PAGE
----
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    ABSTRACT: Bone fractures constitute a major cause of morbidity and mortality especially in the elderly. Complications associated with osteoporosis drugs and the age of the patient slow bone turnover and render such fractures difficult to heal. Increasing the speed of fracture repair by administration of a fracture-targeted bone anabolic agent could find considerable application. Aspartic acid oligopeptides are negatively charged molecules at physiological pH that adsorb to hydroxyapatite, the mineral portion of bone. This general adsorption is the strongest where bone turnover is highest or where hydroxyapatite is freshly exposed. Importantly, both of these conditions are prominent at fracture sites. GSK3β inhibitors are potent anabolic agents that can promote tissue repair when concentrated in a damaged tissue. Unfortunately, they can also cause significant toxicity when administered systemically and are furthermore difficult to deliver due to their strong hydrophobicity. In this paper, we solve both problems by conjugating the hydrophobic GSK3β inhibitor to a hydrophilic aspartic acid octapeptide using a hydrolyzable bond, thereby generating a bone fracture-targeted water-soluble form of the drug. The resulting amphiphile is shown to assemble into micelles, extending its circulation time while maintaining its fracture-targeting abilities. For measurement of pharmacokinetics, an 125I was introduced at the location of the bromine in the GSK3β inhibitor to minimize any structural differences. Biodistribution studies demonstrate a greater than 4-fold increase in fracture accumulation over healthy bone.
    Biomacromolecules 09/2015; DOI:10.1021/acs.biomac.5b00777 · 5.75 Impact Factor
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    ABSTRACT: Aims: Tumor-specific targeted imaging is rapidly evolving in cancer diagnosis. The folate receptor alpha (FR-α) has already been identified as a suitable target for cancer therapy and imaging. FR-α is present on ~40% of human cancers. FR-β is known to be expressed on several hematologic malignancies and on activated macrophages, but little is known about FR-β expression in solid tumors. Additional or simultaneous expression of FR-β could help extend the indications for folate-based drugs and imaging agents. In this study, the expression pattern of FR-β is evaluated in ovarian, breast and colorectal cancer. Methods: FR-β expression was analyzed by semi-quantitative scoring of immunohistochemical staining on tissue microarrays (TMAs) of 339 ovarian cancer patients, 418 breast cancer patients, on 20 slides of colorectal cancer samples and on 25 samples of diverticulitis. Results: FR-β expression was seen in 21% of ovarian cancer samples, 9% of breast cancer samples, and 55% of colorectal cancer samples. Expression was weak or moderate. Of the diverticulitis samples, 80% were positive for FR-β expression in macrophages. FR-β status neither correlated to known disease-related variables, nor showed association with overall survival and progression free survival in ovarian and breast cancer. In breast cancer, negative axillary status was significantly correlated to FR-β expression (p=0.022). Conclusions: FR-β expression was low or absent in the majority of ovarian, breast and colorectal tumor samples. From the present study we conclude that the low FR-β expression in ovarian and breast tumor tissue indicates limited practical use of this receptor in diagnostic imaging and therapeutic purposes. Due to weak expression, FR-β is not regarded as a suitable target in colorectal cancer.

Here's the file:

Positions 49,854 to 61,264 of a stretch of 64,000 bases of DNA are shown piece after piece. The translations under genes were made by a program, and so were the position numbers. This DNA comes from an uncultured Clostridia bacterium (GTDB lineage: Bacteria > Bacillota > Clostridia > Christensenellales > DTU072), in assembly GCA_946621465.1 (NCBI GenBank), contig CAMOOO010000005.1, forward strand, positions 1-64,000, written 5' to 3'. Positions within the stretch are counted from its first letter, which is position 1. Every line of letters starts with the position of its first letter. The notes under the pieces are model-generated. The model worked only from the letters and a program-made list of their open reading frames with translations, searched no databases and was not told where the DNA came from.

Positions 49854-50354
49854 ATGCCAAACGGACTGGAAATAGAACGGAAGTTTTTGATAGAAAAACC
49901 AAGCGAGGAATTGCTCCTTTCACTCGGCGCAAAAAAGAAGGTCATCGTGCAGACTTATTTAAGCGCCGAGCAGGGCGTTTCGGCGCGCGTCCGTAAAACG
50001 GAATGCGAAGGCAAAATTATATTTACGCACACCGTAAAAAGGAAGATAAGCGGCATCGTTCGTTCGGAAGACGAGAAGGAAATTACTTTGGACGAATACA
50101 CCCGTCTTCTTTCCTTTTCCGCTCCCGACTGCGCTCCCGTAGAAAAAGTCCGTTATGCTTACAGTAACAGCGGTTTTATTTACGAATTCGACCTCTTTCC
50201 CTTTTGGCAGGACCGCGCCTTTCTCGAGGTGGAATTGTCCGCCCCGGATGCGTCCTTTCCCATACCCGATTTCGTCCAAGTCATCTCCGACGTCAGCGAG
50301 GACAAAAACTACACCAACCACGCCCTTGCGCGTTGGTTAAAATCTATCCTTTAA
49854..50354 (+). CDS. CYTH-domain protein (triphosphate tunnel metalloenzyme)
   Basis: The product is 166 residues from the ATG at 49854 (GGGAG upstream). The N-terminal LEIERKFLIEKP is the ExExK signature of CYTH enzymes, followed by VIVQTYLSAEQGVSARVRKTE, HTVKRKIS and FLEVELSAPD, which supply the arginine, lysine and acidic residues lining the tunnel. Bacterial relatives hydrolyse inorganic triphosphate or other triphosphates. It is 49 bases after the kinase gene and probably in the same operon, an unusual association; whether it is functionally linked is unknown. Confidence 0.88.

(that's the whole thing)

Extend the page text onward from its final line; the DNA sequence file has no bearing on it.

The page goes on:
PLoS ONE 08/2015; 10(8):e0135012. DOI:10.1371/journal.pone.0135012 · 3.23 Impact Factor
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    ABSTRACT: Although current therapies for many inflammatory/autoimmune diseases are effective, a significant number of patients still exhibit only partial or negligible responses to therapeutic intervention. Since prolonged use of an inadequate therapy can result in both progressive tissue damage and unnecessary expense, methods to identify nonresponding patients are necessary. Four murine models of inflammatory disease (rheumatoid arthritis, ulcerative colitis, pulmonary fibrosis, and atherosclerosis) were induced, treated with anti-inflammatory agents, and evaluated for inflammatory response. The mice were also injected intraperitoneally with OTL0038, a folate receptor-targeted near-infrared dye that accumulates in activated macrophages at sites of inflammation. Uptake of OTL0038 in inflamed lesions was then correlated with clinical measurements of disease severity. OTL0038 accumulated at sites of inflammation in all four animal models. More importantly, changes in lesion-associated OTL0038 preceded changes in clinical symptoms in mice treated with all anti-inflammatory drugs examined. OTL0038 has the ability to predict responses to multiple therapies in four murine models of inflammation.
    Molecular imaging and biology: MIB: the official publication of the Academy of Molecular Imaging 08/2015; DOI:10.1007/s11307-015-0876-y · 2.77 Impact Factor
  • Cancer Research 08/2015; 75(15 Supplement):4495-4495. DOI:10.1158/1538-7445.AM2015-4495 · 9.33 Impact Factor
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    ABSTRACT: During lung surgery, identification of surgical margins is challenging. We hypothesized that molecular imaging with a fluorescent probe to pulmonary adenocarcinomas could enhance residual tumor during resection. Mice with flank tumors received a contrast agent targeting folate receptor alpha. Optimal dose and time of injection was established. Margin detection was compared using traditional methods versus molecular imaging. A pilot study was then performed in three humans with lung adenocarcinoma. The peak tumor-to-background ratio (TBR) of murine tumors was 3.9. Fluorescence peaked at 2 h and was not improved beyond 0.1 mg/kg. Traditional inspection identified 30 % of mice with positive margins. Molecular imaging identified an additional 50 % of residual tumor deposits (p < 0.05). The fluorescent probe visually enhanced all human tumors with a mean TBR of 3.5. Molecular imaging is an important adjunct to traditional inspection to identify surgical margins after tumor resection.